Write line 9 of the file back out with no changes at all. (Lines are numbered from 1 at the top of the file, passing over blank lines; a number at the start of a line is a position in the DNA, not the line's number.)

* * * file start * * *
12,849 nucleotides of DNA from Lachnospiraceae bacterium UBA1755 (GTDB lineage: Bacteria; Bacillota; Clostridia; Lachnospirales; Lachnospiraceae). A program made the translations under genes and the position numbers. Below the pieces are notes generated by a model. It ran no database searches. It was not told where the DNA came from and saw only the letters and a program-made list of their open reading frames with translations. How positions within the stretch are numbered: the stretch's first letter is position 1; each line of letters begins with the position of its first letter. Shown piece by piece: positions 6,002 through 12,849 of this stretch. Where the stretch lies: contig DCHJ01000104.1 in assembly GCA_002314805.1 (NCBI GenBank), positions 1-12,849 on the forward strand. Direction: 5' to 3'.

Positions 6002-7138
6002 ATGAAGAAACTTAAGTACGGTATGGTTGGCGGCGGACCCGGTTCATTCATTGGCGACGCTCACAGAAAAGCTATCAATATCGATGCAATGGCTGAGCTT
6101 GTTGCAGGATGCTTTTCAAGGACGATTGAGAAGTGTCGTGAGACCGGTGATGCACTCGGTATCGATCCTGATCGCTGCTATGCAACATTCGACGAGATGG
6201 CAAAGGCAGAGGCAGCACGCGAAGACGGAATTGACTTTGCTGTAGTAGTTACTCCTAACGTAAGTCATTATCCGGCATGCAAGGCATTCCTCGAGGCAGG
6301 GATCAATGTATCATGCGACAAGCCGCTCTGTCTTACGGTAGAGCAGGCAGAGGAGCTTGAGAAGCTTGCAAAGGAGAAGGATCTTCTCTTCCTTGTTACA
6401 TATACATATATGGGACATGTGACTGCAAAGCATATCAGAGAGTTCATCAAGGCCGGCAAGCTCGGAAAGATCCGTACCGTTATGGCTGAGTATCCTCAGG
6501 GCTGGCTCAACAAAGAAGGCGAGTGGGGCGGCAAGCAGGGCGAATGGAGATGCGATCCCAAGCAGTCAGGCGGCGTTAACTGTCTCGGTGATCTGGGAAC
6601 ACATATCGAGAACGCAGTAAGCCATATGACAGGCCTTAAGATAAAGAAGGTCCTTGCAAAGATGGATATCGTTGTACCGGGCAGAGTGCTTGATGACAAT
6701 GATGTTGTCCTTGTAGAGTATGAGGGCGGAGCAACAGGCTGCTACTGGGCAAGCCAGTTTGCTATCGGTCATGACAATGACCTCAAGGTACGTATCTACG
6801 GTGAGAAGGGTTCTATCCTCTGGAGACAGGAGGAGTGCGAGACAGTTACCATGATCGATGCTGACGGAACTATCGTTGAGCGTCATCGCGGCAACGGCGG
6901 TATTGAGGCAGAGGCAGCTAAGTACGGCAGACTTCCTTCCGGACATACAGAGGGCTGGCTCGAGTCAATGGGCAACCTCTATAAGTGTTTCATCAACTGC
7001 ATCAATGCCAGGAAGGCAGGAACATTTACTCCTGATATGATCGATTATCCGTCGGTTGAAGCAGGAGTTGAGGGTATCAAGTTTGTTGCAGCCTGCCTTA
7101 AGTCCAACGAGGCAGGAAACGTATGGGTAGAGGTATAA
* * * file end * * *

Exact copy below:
6601 ACATATCGAGAACGCAGTAAGCCATATGACAGGCCTTAAGATAAAGAAGGTCCTTGCAAAGATGGATATCGTTGTACCGGGCAGAGTGCTTGATGACAAT